New data shows the world is becoming safer, at least by one measure.
The latest update of the Global Terrorism Database, compiled by the University of Maryland and published Wednesday (Aug. 1), shows terrorism has retreated for the third consecutive year.
Attacks around the world dropped from about 17,000 in 2014 to about 11,000 in 2017. The number of fatal victims fell by almost half in the same period. But as the chart shows, the total number of attacks last year was still considerably higher than in the 1990s and 2000s.
Though ISIL remained the most active terrorist group in 2017, it committed 10% fewer attacks, and caused 40% fewer deaths compared to 2016.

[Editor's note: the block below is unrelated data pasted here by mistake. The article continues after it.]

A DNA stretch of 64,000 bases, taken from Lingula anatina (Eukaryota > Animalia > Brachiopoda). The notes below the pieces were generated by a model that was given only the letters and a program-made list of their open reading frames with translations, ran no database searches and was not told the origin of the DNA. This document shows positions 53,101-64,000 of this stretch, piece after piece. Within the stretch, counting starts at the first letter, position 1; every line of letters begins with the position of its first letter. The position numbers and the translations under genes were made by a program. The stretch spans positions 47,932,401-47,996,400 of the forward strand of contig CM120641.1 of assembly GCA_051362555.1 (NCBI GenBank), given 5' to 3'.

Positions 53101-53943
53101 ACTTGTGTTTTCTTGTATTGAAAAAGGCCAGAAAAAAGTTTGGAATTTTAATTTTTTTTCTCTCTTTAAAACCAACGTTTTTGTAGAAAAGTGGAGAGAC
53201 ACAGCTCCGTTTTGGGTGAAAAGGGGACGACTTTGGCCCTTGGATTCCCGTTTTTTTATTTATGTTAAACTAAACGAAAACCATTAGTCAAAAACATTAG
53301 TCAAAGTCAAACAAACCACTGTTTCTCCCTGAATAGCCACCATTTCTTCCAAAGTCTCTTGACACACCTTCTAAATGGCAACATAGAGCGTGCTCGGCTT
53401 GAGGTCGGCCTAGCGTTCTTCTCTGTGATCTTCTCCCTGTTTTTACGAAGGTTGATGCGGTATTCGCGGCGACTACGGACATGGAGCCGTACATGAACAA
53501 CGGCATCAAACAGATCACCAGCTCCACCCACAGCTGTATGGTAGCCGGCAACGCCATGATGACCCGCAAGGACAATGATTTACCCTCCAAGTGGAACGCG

The terror group reached its peak around 2014, when it made advances in the Middle East, conquering the cities of Raqqa, Syria and Mosul, Iraq. It also took credit for a series of deadly attacks in Europe and beyond. Since then it has lost much of its territory.
Despite an improvement at the global level, some specific countries registered more terrorism than before. In the US, the number of lethal attacks almost tripled, with the deadliest case being the Las Vegas shooting in October.
The Global Terrorism Database counts cases where violence is used by non-state actors to achieve political, economic, religious, or social goals through fear and coercion.
By that definition, the database includes cases of ideologically-motivated attacks like the Charleston shooting in 2015, but does not include equally horrific but not politically-driven attacks like the Aurora shooting in 2012.